Automatically scenarios run through my head, about what could be wrong, what might I need to do? Will the baby survive….
Some are stronger than others. Some make it. This baby girl was a fighter. Covered in her own poo, she came out kicking and screaming. Clearly ready for her debut. No bag-mask ventilation needed, no CPR, no adrenaline. Not like my previous call…
“Hello baby girl! Happy birthday! You are going to be a singer…will you ever be quiet for your poor mom again?” The strong, determined cries told me “Nope!”. I tell the mom baby is perfect and healthy and happy, and it was a good thing she has such a pretty mom to look like. They were both going to be fine. Its an amazing feeling. Helping to ensure a well baby, just to be able to see and hold these miraculous little blobs day to day. Brilliant!
So that was a win. Not that I did much in this specific case, but I’ll take it!
Some are stronger than others.
“The baby isn’t breathing doc”. Pulse is dropping, we try neopuff** to get more oxygen in. Bloods are taken. Decisions made. Intubation attempted. And re-attempted. Baby is stable for a few bated breaths. O2 Sats plummet. Blood coming from the mouth. Suction. Desperation. Full-blown resuscitation… failure. We tried everything. Good bye little one…. Not much more than 1000g. Tiny. Fragile. A fighter.
It seemed like mee minutes had passed but we tried for 25 minutes to try get some life back.
These goodbyes are by a huge margin the most difficult. Even when you know there was nothing more to be done. It hits you. And it hits you hard. But you pay your respects. Have a moment to gather yourself. And go on again. There isn’t another option. No one else to carry on with the work or rush off to the next emergency.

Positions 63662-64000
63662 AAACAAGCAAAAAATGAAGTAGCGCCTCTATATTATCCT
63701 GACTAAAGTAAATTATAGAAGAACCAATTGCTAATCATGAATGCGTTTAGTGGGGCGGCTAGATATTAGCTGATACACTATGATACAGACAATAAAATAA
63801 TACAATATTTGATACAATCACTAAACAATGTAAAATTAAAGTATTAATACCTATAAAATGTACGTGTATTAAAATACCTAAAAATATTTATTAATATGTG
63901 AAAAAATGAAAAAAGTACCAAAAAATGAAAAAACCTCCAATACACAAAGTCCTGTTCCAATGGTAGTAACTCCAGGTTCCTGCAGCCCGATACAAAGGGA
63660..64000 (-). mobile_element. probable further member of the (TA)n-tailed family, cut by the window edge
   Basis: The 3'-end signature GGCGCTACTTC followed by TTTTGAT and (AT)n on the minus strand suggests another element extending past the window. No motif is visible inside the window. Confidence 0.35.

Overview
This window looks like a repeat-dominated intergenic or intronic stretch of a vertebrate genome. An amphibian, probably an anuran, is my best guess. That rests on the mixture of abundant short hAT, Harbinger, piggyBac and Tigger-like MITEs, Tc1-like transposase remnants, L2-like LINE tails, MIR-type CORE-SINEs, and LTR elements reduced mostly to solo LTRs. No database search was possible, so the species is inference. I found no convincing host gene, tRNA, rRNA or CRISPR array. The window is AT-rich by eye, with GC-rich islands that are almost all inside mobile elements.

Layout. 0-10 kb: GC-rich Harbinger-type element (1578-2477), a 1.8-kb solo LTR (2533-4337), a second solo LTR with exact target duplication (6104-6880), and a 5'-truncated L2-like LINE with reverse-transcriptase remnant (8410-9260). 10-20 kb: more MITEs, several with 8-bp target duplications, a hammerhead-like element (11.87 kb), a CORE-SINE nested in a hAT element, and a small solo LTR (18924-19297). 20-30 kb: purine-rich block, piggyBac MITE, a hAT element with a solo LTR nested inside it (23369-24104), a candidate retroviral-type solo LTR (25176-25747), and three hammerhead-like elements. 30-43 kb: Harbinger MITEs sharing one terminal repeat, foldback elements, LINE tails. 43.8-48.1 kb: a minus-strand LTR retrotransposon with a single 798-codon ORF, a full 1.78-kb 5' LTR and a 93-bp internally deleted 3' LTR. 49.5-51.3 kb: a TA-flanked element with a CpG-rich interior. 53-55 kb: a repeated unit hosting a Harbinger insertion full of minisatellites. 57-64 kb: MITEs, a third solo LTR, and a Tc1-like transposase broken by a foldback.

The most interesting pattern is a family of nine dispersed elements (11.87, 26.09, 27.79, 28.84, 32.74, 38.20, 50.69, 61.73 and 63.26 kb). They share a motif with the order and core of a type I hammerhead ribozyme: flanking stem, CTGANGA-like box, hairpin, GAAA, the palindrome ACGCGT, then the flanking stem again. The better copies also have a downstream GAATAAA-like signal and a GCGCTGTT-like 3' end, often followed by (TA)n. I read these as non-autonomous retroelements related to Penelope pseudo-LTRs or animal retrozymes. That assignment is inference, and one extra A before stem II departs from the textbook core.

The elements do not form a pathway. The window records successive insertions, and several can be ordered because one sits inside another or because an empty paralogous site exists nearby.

“Hello mom, how are you? How can we help you and your baby this morning?”
The nights end eventually and 6:30 a.m is here. Awesome!! A few more hours and I will be home! I can focus on the positives for now.
Misch sends a video of little Sam. This is his favourite time of the day. Always wide awake, shouting to the rest of the world about his dreams and obvious successful conquests through the night! And the smiles! Gummy and wrinkly like an old man, but fortunately ever so slightly cuter!
This video was amazing though. “Say hello to daddy…” “eyyooooooo”. 3 months old – obviously not a real word. But again – I’ll take it!! He is so responsive and happy. Hey little dude! The best thing about coming home from work is that he is THRILLED with himself and his stories for me; forgetting about all the poo-namis (like a tsunami but not…) and crying from earlier. Some might say not fair. I’ll take it!
And so it’s time to end eventually. Until tomorrow. Cheers. Goodbye. Time to process (your brain never switches off – did I prescribe that medicine? Was it the right dose? Did I follow up on this? Was that the right decision to make?)
I walk out with a smile, two more black bags than I came in with and such hunger I could eat, well, anything…I’m hungry! Ciao.
*foetal distress – the baby inside is essentially struggling with an external pressure. Sometimes if is the result of labor, other times the umbilical cord around the neck, sometimes there is not an obvious cause.
**neopuff – a machine that we use to deliver more air and oxygen to a baby by manipulating the pressure at which the air is give. Basically just a fancy mask that helps blow air into a baby’s lungs